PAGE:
• Gyros – with similarities to a kebab, this dish involves grilled meat or cheese, salad, sauces, and sometimes chips wrapped all together in a flatbread.
  • Baklava – small, sweet baked filo pastry stuffed with chopped nuts and soaked in syrup.
  • Galaktoboureko – custard wrapped in crispy filo pastry and topped with syrup.

This is just a small preview from the endless variety of Greek food available.

Greek Food and Wine Pairing

Wine is a great accompaniment to a number of Greek dishes but due to traditional Greek meals consisting of several courses, finding an appropriate wine can be difficult. To avoid this issue, it is recommended that you focus on the primary part of the meal and select your wine based on that. Typically, tomato-based or meat dishes go well with a red wine whereas salads and foods with filo pastry are better suited to white wine. Rose is another wine which pairs well with Greek food and can often be used alternatively to whites or reds.

Below we have outlined some more specific wine pairings:

  • Sauvignon Blanc – pair with Greek salads or appetizers such as dips and pitta or feta.
  • Shiraz or Merlot – perfect with lamb dishes including souvlaki and gyros.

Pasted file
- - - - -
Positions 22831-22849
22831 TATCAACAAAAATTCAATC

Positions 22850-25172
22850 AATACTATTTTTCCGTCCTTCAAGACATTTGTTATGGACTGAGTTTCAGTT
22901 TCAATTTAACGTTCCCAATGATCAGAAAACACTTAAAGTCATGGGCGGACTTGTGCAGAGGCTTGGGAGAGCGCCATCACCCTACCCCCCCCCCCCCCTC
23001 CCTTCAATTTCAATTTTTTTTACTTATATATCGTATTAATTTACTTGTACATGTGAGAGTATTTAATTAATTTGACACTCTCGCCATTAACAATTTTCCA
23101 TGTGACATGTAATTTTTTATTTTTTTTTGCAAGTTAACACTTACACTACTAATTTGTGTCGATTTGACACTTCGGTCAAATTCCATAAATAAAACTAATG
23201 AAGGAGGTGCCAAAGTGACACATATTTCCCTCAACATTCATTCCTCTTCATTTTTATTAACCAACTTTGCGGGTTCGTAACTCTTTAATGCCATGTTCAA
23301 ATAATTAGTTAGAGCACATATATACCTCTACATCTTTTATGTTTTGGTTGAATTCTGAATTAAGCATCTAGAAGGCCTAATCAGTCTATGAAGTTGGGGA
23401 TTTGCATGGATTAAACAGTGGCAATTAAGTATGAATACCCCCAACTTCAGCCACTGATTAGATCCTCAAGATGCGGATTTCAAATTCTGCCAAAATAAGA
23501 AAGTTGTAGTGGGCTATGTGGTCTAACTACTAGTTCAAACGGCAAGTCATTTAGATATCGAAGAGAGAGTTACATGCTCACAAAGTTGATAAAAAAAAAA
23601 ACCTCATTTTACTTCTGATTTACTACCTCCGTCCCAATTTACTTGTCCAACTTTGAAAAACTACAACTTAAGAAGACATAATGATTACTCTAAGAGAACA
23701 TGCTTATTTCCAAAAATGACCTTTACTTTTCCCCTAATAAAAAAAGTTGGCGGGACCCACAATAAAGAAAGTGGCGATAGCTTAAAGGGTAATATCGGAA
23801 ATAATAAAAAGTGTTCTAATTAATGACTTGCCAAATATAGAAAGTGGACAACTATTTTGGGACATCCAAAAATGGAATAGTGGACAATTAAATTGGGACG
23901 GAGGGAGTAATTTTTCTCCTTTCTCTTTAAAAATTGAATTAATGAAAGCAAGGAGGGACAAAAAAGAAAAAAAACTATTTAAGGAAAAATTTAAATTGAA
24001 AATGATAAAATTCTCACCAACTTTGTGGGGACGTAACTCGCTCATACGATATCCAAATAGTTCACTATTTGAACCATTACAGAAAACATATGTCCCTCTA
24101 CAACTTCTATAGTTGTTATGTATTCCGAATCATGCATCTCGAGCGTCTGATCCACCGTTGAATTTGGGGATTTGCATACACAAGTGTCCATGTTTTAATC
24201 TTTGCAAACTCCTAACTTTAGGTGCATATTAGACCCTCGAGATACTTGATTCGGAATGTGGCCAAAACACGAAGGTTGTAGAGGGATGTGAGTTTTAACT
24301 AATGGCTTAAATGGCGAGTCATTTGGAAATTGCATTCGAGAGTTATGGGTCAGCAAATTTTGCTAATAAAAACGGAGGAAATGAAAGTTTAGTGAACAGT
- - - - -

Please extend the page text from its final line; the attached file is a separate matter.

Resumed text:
• Tempranillo – drink alongside moussaka.
  • Pinot Grigio white wine – commonly paired with fish, seafood, and poultry.

Vegetarian Food

In a world where vegetarianism is on the rise, Greek cuisine is becoming increasingly popular due to the primary focus on vegetables. While a number of dishes still involve meat, it is often the case that the vegetables in the meal are the priority and eating this type of food can help you to reduce the amount of meat you consume. There are also alternatives which can be incorporated instead if you wish to cut meat out of your diet completely.

While we appreciate that you might enjoy eating meat and don’t want to give it up completely, there are a number of health benefits that come along with a vegetarian diet. Removing meat from your diet can help reduce the risk of obesity, heart disease, and high blood pressure. As well as this, reducing your meat intake can significantly benefit the environment and help to slow climate change. Every year, more and more forests are being destroyed to create space for livestock and is therefore reducing the amount of carbon dioxide that is absorbed by trees during photosynthesis. Additionally, the trees are often burned which releases even more carbon dioxide and overall, this can result in billions of tonnes of the greenhouse gas in the atmosphere which in turn accelerates global warming.

With saving the environment and personal growth becoming a much larger priority for many in 2021, you can do your bit by eating more Greek food. Not only can this help you to become healthier but you can lower your carbon footprint without feeling like you’re missing out. By incorporating Greek cuisine into your everyday diet and making meat secondary to vegetables, you can experience these benefits without having to compromise on flavour and continue to enjoy food to the fullest.